Hiroshi Isoyama sensei teaching Aikido

Unspoken Teachings

Q: Usually when you speak of the Founder he has the image of someone who did not teach, but from what you say it feels as if he taught you quite carefully.

A: He didn’t talk about things in much detail, but he took our hands and taught us conscientiously – this experience is a real treasure.

Q: I have heard that he could be long winded…

A: Yes, sometimes he could be. However, even if he was speaking about the Kojiki he was doing it so that Aikido could be understood, so it was nothing like a long speech about spiritual doctrine. Well, anyway, the talks on the Kojiki were very difficult to understand. (laughing)

Q: Outside of training, were there other things that you noticed while being near the Founder?

A: He was very strict about time. There was one rainy day, it was raining so hard that you couldn’t see more than a meter in front of you, and when the time came for training I was the only one there. I thought “The ground is slippery today, there’s no way that O-Sensei will come”. Taking advantage of this chance, I took out a Shinken (a real sword) that was in the Dojo at the time and started to swing it around.

Q: That must have been a real spectacle! (laughing)

A: As I was doing that, just before the 7:00 practice time, the door opened wide and O-Sensei walked in. I panicked and shouted “I’m sorry!”. (laughing)

Q: (laughing) I’ve heard that the Founder always left in time to make the train before the train that he actually rode!

A: However, whenever I think about it again I think that, rather than being strict about time, it was that he was strict with himself.

Q: Strict with himself?

A: No matter what happens, no matter what the weather is like, always being at practice, never being late – that’s impossible if you are not being strict with yourself. I had to leave Iwama for work to go to Hokkaido, and I taught Aikido to the U.S. military police (“kanpeitai” / 憲兵隊) there. One day there was such a blizzard that I thought “Nobody will show up in this”, and I didn’t go to practice. Later on I heard that they had all showed up after all and waited for me for a long time. It was really inexcusable. At that time I felt the severe presence of the Founder. The Founder never said to anyone “Come on time” or “Don’t miss practice”. But he showed it in his actions. After that, no matter what, I was never late, and if something unavoidable occurred I would always stay in contact. More than just as a Budoka, this is an important teaching for life as a human being.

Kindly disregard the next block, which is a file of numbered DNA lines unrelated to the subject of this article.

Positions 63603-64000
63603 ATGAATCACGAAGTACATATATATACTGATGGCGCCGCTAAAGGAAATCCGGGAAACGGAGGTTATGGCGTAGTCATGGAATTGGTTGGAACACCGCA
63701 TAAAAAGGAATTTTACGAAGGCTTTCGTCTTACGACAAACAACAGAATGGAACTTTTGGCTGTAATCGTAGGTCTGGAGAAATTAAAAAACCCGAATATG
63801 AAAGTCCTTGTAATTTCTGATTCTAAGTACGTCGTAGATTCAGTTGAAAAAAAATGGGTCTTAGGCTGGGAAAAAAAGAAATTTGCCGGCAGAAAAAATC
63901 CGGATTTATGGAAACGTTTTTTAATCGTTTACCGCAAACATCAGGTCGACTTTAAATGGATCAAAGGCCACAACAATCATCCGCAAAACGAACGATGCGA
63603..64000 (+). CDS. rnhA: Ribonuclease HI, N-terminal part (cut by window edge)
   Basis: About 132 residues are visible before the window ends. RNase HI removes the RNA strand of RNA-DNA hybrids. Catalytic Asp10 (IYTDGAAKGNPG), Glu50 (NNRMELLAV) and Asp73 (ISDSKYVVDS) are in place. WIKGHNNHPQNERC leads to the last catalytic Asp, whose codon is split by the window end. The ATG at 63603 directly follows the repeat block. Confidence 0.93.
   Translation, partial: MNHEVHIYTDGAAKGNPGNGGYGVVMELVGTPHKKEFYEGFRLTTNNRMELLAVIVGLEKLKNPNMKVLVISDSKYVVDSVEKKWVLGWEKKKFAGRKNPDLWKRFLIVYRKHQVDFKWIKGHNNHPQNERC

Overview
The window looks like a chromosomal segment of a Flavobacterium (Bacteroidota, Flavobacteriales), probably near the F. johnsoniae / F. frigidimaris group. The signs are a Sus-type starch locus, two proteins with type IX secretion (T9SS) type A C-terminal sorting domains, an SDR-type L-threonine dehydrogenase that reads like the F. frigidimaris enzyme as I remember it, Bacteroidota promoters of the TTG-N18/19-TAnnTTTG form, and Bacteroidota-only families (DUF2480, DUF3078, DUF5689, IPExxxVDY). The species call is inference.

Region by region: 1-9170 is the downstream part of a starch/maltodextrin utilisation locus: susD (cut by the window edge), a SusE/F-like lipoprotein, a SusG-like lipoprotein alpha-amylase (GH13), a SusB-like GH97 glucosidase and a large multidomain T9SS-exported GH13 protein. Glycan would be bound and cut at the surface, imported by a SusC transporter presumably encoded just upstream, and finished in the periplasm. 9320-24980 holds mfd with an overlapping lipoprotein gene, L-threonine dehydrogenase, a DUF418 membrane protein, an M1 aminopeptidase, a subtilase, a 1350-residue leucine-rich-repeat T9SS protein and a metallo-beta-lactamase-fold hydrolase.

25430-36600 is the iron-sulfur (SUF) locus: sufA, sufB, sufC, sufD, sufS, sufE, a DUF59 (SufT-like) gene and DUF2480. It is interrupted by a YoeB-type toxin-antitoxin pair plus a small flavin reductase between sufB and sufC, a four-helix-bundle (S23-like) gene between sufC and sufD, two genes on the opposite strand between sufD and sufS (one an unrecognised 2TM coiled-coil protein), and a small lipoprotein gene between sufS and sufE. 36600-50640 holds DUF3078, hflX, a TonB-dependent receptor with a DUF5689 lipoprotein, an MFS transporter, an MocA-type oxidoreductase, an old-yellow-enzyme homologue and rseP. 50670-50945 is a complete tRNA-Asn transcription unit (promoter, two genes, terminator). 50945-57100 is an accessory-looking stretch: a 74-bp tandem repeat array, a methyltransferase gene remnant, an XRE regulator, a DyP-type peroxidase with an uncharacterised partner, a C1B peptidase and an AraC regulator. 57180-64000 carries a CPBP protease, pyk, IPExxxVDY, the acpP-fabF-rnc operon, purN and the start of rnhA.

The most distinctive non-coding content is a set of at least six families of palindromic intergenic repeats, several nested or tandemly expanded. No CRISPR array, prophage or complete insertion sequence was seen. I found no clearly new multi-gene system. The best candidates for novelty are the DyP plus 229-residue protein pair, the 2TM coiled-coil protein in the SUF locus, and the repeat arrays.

Hiroshi Isoyama sensei demonstrates Irimi Nage

Harmony Born from the Midst of Severity

Q: I’ve heard that you taught the American military’s Green Berets while you were in Hokkaido…

A: Yes, that was just around the time of the Vietnam War, and I taught soldiers who had come to Chitose for training exercises.

Q: I would think that you wouldn’t be able to use ordinary training methods.

A: They were aggressive from the very beginning. The still brought with them the attitude of a victorious nation, when you told them to grab you they wouldn’t listen! They’d say “What do you do if they come like this?”. No matter how severe Aikido training becomes, there is never training in destroying the opponent. However, they weren’t able to understand that. They’d say “If you do that they can escape”.